Regarding human in vivo research, Sekiya et al. reported a promising study involving 10 individuals with articular defects. SM-MSCs were successfully applied locally and rested for 10 min for adherence, as the same investigators reported before in pigs and rabbits. The therapy efficacy in vivo was evaluated, according to MRI, histological, and clinical scores. Only one patient presented fibrous cartilage in the deep-zone, although, in general, the results were satisfactory and promising [60].

De Bari and his group investigated the potential use of SM-MSCs for muscle repair in mdx mouse model for DMD. They demonstrated that human SM-MSCs had the capacity to contribute for the formation of myofibers and long-term persisting SC. The cells were injected into the blood stream, engrafting in several tissues. However, they only acquired muscle phenotype within the skeletal muscle tissue, verifying their sensitiveness to environmental cues. They observed that the administration of SM-MSCs restored the sacrolemmal expression of dystrophin and rescued the expression of mouse mechano-growth factor (MGF). MGF is involved in muscle repair and maintenance but is undetectable in dystrophic mdx mouse, even after mechanical stimulation. They also reported that a subpopulation of the injected cell remained for several months as SC. These findings suggest the significant role of SM-MSCs in restoring pathophysiologic features of the dystrophic muscle in the animal model [22].

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4. Conclusion

In summary, MSCs play an important role in embryonic development, postnatal growth, repair, and regeneration mechanisms, as well as in maintaining tissue homeostasis, and synovial membrane mesenchymal stem cells are a promising, easily available source. Despite relevant recent advances, challenges still remain on the use of MSCs as standard therapeutic options for clinical applications.

Although BM-MSCs remain the most studied source of MSCs, as they were the first to be characterized, SM-MSCs are an easily available source with proven enhanced chondrogenic, osteogenic, and myogenic differentiation ability. Nonetheless, their characterization, as established by the expression of specific cell surface markers, may be affected by interindividual heterogeneity and major differences in cellular marker expression profiles may be found in nonhuman species.

The most effective administration route for SM-MSC application in vivo remains to be defined and the genetic stability of the cells must be assured both in vitro and in vivo. Also, the biomechanics and secretory profile of these cells must be further studied, in order to comprehend the mechanism of regenerative capacity of these cells and secretion profile in signaling factors, growth factors, cytokines, and other bioactive molecules, and their role on chondrogenic as well as osteogenic and myogenic differentiation.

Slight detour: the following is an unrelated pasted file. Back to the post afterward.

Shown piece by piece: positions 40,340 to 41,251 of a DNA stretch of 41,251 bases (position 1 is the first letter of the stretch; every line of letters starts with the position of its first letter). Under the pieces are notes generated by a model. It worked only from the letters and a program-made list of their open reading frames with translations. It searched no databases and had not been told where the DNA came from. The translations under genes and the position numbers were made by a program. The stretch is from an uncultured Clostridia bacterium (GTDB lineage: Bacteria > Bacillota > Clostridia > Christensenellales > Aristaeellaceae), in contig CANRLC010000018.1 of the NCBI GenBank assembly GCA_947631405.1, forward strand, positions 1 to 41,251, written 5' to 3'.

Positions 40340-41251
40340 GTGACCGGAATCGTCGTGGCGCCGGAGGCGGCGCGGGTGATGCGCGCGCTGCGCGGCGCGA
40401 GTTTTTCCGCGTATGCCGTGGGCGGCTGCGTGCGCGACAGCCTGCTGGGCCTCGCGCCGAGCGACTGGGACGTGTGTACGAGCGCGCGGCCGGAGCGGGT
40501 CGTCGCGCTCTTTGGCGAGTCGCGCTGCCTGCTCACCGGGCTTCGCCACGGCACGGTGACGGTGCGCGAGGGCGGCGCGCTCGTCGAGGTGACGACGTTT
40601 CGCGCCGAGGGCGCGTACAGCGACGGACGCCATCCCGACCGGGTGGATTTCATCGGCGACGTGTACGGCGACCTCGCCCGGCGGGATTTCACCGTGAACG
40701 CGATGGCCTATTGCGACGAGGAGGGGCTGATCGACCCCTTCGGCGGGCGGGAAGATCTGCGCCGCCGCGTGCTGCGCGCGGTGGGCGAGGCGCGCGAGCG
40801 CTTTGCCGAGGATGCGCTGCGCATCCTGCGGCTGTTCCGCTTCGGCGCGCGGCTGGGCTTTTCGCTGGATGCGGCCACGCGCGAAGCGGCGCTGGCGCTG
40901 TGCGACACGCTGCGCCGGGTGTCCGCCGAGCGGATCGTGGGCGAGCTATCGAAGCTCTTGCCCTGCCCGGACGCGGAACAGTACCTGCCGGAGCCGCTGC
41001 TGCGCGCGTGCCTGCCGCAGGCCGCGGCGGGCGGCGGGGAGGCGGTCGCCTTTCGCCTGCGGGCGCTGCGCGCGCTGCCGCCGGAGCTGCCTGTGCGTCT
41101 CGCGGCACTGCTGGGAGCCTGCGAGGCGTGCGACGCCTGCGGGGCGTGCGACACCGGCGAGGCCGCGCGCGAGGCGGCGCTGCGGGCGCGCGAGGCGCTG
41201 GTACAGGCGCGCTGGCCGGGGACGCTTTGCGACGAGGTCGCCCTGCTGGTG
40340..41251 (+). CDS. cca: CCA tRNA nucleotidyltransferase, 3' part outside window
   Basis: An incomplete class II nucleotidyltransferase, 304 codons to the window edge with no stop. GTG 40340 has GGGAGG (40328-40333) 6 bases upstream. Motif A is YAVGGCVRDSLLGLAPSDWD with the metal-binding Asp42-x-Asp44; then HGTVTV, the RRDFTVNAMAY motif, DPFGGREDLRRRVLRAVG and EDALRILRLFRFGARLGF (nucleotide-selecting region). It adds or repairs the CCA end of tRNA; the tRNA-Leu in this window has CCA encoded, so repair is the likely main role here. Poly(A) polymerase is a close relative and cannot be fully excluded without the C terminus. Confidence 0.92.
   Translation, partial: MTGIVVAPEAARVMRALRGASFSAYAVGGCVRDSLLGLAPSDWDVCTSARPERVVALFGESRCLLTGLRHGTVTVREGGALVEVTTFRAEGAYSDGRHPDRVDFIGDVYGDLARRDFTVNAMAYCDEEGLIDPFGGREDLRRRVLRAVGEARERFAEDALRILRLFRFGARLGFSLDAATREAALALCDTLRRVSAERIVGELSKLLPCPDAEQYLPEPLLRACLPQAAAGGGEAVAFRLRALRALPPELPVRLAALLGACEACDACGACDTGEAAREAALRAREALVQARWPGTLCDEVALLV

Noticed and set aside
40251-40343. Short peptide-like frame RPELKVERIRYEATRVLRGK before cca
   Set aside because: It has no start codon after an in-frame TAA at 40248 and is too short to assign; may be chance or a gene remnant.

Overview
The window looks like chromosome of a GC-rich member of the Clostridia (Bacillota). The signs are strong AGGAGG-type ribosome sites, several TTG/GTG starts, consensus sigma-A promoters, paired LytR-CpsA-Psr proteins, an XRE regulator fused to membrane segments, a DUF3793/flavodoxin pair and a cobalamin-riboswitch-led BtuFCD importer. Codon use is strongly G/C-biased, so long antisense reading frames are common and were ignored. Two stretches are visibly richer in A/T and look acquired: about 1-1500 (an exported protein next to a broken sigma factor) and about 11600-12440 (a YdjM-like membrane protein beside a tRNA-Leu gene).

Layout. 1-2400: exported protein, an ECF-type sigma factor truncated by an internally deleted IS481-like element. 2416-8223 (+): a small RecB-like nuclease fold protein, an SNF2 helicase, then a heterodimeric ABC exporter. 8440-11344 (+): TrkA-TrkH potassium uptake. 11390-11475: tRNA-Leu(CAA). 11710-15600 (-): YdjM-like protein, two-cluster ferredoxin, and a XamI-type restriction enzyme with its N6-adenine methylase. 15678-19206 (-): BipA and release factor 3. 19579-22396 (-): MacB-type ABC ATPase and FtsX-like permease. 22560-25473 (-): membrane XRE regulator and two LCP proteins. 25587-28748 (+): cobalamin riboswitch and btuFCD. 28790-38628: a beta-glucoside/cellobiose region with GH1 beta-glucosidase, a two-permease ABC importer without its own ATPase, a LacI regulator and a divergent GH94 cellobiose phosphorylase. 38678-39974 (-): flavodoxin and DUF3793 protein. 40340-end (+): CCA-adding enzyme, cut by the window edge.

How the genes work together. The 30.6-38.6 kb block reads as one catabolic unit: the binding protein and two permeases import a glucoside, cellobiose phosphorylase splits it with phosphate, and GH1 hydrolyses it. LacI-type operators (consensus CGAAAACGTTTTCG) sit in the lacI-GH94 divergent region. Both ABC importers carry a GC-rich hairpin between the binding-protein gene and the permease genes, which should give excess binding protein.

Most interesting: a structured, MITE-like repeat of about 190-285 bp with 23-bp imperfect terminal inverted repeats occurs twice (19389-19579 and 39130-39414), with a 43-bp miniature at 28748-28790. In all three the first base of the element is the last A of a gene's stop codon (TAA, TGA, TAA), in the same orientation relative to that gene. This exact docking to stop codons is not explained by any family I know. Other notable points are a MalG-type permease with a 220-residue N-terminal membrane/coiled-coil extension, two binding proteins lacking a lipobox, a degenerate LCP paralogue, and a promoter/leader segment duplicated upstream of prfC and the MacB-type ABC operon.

SM-MSCs present themselves as a promising source of MSCs that are becoming the targets of several research groups worldwide. Their application in vivo in preclinical and clinical trials is envisioned for the therapeutics of musculoskeletal disorders.

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Acknowledgments

This work was supported by Programa Operacional Regional do Norte (ON.2-O Novo Norte), QREN, FEDER with the project “iBone Therapies: Terapias inovadoras para a regeneração óssea,” ref. NORTE-01-0247-FEDER-003262, and by the program COMPETE-Programa Operacional Factores de Competitividade, Projects PEst-OE/AGR/UI0211/2011 funding from FCT. This work was also supported by Programa Operacional Competitividade e Internacionalização (P2020), Fundos Europeus Estruturais e de Investimento (FEEI), and FCT with the project “BioMate‑A novel bio-manufacturing system to produce bioactive scaffolds for tissue engineering” with reference PTDC/EMS-SIS/7032/2014 and by COMPETE 2020, from ANI‑Projectos ID&T Empresas em Copromoção, Programas Operacionais POCI, by the project “insitu. Biomas‑Reinvent biomanufacturing systems by using an usability approach for in situ clinic temporary implants fabrication” with the reference POCI-01-0247-FEDER-017771. This work also received financial support from the framework of QREN through Project NORTE-07-0124-FEDER-000066. Ana Rita Caseiro (SFRH/BD/101174/2014) and Rui Damásio Alvites (SFRH/BD/116118/2016) acknowledge FCT for financial support.

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Conflict of interest

The authors declare no conflicts of interest.

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Abbreviations

ACarticular cartilage
ACIautologous chondrocyte transplantation
CDcluster of differentiation
CFU-Fcolony-forming unit fibroblast
BMbone marrow
DMDDuchenne muscular dystrophy
FGFfibroblast growth factor
HLAhuman lymphocyte antigen
IAintra-articular
IDOindoleamine 2,3-dioxygenase
IFN-γinterferon gamma
IGF-Iinsulin-like growth factor I
ILinterleukin
ISCTInternational Society of Cellular Therapy
MGFmechano-growth factor
MRFmyogenic regulatory factors
MSCsmesenchymal stem cells
OAosteoarthritis
PRPplatelet-rich plasma gel
SCsatellite cells
SFsynovial fluid
SMsynovial membrane
TECtissue-engineered construct
TGF-βtransforming growth factor β
TNF-αtumor necrosis factor α

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Written By

Mariana Esteves Vieira Branquinho, Ana Rita Caseiro, Sílvia Santos Pedrosa, Rui Damásio Alvites and Ana Colette Maurício

Submitted: 06 October 2017 Reviewed: 29 January 2018 Published: 06 June 2018